A letter from the Home Office arrived a few weeks ago, informing me that my application for British citizenship had been successful.
My citizenship was finalised by a trip with Dan to our local register office for a citizenship ceremony, joining a very diverse group of other would-be UK citizens.
It was an interesting experience; particularly when a number of the other candidates were unable to read --or repeat-- their affirmation of allegiance in English. I found myself wondering how on earth they had managed to complete the Life in the UK test.
Dan and I discussed it at length over lunch. We mused aloud about the reasons why so many people want to stay in the UK. Better opportunities for career advancement, wealth, status, and of course marriage would probably rank in the top four.
Easterners migrate West, looking for opportunity and better living conditions. Westerners give up wealth and opportunity in favour of more mindful, community-based, slower-paced lifestyles. Some of them even move East in order to do so. Oh, the irony!
Anyway, back to the ceremony. We repeated our oaths, affirmations, and pledges; we listened to a little speech from the mayor; and then stood respectfully as a full orchestral arrangement of "God Save the Queen" blasted from a cupboard in one corner. Dan was all ready to sing, full voice, and was quite disappointed when the ceremony officiants and mayor stood mutely during the anthem. I have to admit I felt rather let down as well because I actually know all the words to "God Save the Queen" and it is so easy to sing in comparison with the American national anthem, "The Star-Spangled Banner". The postscript to my childhood renditions of our anthem was always a sore throat.
As I waited to have my photo taken with the mayor, Dan mentioned that he often confuses the American national anthem with a different song. He tried to think of the name of it, but couldn't. Then I suggested, "Land of Hope and Glory"? but as soon as the title of that patriotic British song was out of my mouth, tried to verbally retract it. Dan laughed at me. Eventually we figured out that he was thinking of "America the Beautiful", a poetic hymn which I personally prefer over the slightly more pretentious "Star-Spangled Banner".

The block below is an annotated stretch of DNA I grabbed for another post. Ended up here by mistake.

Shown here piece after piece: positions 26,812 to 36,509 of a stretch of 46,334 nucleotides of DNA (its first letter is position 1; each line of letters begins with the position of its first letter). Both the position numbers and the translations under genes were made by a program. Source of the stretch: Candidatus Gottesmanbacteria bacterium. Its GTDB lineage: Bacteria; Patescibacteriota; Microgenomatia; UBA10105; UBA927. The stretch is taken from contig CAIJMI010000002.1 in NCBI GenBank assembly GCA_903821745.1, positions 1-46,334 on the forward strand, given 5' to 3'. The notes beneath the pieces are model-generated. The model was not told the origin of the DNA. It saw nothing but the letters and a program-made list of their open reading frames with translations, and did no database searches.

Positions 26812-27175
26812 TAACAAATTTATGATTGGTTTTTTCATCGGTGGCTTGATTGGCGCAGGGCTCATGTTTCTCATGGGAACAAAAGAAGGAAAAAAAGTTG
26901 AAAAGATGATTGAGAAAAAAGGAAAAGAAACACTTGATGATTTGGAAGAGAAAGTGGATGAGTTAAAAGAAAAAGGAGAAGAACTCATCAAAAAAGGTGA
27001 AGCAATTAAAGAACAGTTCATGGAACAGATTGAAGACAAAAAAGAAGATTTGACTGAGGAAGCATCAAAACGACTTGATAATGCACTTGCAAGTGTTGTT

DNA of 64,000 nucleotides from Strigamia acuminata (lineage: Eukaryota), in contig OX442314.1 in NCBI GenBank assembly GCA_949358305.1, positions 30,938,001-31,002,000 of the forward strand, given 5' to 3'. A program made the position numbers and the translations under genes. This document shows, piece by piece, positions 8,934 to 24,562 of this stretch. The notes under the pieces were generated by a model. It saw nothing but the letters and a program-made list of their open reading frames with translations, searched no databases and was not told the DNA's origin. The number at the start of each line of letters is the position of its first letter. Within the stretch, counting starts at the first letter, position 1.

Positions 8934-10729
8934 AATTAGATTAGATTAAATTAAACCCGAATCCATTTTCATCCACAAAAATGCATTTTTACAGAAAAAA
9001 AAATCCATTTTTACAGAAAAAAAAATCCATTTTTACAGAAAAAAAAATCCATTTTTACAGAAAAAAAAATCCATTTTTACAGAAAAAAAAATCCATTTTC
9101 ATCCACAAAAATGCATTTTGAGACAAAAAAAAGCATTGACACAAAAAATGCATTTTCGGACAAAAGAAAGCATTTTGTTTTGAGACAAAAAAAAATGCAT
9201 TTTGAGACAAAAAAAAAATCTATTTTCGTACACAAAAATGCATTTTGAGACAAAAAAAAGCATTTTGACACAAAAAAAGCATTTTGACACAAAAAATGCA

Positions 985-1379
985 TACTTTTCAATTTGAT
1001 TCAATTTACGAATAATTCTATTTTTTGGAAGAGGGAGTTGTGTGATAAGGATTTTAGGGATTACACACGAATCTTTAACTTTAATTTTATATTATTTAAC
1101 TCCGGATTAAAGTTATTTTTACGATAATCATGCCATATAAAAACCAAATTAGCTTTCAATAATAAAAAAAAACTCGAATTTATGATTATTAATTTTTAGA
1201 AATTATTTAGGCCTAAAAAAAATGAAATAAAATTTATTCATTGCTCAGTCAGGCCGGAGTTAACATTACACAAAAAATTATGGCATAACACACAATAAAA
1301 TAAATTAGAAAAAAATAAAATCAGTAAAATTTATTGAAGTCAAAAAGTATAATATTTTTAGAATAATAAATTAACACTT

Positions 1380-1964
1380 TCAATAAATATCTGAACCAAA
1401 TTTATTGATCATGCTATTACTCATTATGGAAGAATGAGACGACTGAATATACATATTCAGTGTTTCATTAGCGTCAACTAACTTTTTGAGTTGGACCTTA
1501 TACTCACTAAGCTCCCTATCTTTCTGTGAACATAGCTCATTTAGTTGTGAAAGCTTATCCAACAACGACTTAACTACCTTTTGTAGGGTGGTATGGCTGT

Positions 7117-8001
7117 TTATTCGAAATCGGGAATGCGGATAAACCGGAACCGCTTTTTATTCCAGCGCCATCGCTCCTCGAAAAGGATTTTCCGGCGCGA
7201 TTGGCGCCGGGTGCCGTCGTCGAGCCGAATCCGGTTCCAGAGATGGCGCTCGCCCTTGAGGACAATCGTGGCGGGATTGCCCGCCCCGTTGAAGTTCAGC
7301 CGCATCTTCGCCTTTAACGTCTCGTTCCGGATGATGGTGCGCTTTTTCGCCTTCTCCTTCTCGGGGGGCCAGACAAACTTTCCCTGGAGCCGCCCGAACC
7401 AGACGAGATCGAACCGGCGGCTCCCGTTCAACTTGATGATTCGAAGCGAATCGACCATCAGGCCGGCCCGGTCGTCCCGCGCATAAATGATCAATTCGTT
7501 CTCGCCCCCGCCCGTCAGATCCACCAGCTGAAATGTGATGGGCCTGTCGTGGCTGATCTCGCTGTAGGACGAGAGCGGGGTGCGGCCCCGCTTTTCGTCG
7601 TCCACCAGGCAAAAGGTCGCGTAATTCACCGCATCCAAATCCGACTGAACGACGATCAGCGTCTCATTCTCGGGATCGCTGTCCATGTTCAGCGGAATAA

I was quite possibly the only attendee who did not possess a smart-phone. Fortunately, Dan has one so I did not feel the peer pressure hitting me too hard. And Instagram makes everyone look better, with filters like Early Bird:
Dan thinks that now I am half-British, I should start rocking a bit more of a chav-tastic style. I don't know. I don't think I'll be able to afford to change my wardrobe now. It contains so many classic,
well-worn vintage styles from the 1990s and beyond, featuring various tie-dye, batiking, mended holes and rips, homemade and reconstructed creations, and some eco-friendly bamboo and hemp fabrics. None of it is brand-name enough to be chav.
Please catch the sarcasm contained within the paragraphs of this post. Please. Otherwise I sound very earnest indeed.